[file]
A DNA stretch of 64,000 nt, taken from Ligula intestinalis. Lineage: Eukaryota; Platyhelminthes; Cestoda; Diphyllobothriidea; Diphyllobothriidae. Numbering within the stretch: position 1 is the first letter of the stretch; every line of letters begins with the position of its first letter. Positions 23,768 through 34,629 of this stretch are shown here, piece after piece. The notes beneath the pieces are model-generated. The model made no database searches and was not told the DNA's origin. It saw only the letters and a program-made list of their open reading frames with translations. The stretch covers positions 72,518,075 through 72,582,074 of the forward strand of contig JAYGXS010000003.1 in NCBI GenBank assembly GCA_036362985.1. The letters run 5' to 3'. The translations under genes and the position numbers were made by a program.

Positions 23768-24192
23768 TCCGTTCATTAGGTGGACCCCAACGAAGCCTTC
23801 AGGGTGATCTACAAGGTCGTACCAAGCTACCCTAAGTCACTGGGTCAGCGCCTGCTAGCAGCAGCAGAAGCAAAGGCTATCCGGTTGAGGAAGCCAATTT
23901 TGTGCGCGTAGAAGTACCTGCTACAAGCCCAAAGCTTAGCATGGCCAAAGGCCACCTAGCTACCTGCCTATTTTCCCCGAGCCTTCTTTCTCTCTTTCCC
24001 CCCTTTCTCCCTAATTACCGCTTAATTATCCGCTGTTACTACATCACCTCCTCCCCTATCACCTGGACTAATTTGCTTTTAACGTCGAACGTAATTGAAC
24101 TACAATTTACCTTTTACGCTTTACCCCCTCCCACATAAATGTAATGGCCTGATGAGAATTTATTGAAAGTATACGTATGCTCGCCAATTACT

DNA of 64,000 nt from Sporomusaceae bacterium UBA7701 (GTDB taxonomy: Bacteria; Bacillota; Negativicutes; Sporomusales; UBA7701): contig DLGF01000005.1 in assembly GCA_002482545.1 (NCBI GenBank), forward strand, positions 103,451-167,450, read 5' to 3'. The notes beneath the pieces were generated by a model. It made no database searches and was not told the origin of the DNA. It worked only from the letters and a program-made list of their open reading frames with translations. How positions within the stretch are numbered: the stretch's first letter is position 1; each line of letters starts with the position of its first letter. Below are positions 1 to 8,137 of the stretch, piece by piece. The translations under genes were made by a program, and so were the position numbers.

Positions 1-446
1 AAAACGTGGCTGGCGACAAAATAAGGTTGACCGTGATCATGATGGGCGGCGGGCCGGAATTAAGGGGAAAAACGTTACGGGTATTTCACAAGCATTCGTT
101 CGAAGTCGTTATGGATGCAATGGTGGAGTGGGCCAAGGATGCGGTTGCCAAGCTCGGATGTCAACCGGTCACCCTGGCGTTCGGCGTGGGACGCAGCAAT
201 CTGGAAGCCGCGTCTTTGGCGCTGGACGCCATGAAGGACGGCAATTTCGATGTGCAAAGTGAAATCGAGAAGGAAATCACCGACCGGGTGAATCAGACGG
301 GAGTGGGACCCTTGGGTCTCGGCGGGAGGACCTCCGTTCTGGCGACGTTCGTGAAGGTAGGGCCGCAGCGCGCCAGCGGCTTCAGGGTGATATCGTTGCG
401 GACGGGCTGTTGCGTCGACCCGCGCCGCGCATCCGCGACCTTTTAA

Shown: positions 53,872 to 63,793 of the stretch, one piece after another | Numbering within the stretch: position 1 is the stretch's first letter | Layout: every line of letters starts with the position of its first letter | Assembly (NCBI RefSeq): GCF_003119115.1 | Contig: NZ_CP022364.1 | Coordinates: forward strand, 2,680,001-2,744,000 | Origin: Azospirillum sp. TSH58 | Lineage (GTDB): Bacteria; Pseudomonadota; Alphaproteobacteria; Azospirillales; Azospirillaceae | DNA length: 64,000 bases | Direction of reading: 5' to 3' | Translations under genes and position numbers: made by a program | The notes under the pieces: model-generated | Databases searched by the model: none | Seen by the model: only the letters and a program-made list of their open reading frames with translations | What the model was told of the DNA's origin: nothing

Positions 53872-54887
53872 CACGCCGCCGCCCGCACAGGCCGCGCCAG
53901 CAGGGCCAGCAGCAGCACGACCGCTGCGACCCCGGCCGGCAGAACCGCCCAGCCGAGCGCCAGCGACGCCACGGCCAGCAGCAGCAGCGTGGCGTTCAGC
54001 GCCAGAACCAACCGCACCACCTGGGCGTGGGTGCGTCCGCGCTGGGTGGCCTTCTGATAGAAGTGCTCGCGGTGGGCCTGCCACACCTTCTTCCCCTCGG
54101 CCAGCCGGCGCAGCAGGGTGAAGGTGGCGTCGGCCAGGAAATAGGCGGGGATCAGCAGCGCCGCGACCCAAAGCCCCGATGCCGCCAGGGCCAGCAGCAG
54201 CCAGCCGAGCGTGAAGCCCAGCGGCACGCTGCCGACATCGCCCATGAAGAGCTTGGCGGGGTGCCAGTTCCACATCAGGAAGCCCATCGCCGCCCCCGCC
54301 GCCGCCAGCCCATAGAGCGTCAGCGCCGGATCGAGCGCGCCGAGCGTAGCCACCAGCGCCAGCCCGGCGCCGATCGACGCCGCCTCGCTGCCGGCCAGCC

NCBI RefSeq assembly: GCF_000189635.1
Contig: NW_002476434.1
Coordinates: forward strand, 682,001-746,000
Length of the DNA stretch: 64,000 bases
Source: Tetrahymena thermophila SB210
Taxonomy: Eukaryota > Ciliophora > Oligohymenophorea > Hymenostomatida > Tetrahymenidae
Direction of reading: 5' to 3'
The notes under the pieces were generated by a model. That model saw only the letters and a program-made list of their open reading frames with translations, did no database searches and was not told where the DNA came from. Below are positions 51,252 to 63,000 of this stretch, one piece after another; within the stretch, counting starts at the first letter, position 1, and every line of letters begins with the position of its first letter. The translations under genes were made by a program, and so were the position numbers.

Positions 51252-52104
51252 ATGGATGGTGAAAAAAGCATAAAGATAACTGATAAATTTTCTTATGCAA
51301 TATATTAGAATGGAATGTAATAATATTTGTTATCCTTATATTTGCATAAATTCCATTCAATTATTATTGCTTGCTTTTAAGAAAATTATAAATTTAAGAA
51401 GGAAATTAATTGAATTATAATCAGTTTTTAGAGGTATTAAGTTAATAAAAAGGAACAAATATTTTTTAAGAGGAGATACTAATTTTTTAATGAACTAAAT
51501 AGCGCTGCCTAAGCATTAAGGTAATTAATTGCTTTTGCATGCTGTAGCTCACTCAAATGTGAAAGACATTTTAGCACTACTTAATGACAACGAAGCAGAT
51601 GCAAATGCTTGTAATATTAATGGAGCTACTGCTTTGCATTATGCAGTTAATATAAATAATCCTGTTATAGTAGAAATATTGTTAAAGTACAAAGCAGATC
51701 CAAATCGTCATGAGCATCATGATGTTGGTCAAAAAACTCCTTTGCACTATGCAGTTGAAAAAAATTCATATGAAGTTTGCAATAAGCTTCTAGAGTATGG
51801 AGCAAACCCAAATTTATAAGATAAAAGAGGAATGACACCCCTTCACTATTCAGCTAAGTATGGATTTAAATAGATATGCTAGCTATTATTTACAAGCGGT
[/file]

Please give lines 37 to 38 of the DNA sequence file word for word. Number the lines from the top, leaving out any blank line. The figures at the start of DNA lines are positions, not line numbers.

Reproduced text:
51701 CAAATCGTCATGAGCATCATGATGTTGGTCAAAAAACTCCTTTGCACTATGCAGTTGAAAAAAATTCATATGAAGTTTGCAATAAGCTTCTAGAGTATGG
51801 AGCAAACCCAAATTTATAAGATAAAAGAGGAATGACACCCCTTCACTATTCAGCTAAGTATGGATTTAAATAGATATGCTAGCTATTATTTACAAGCGGT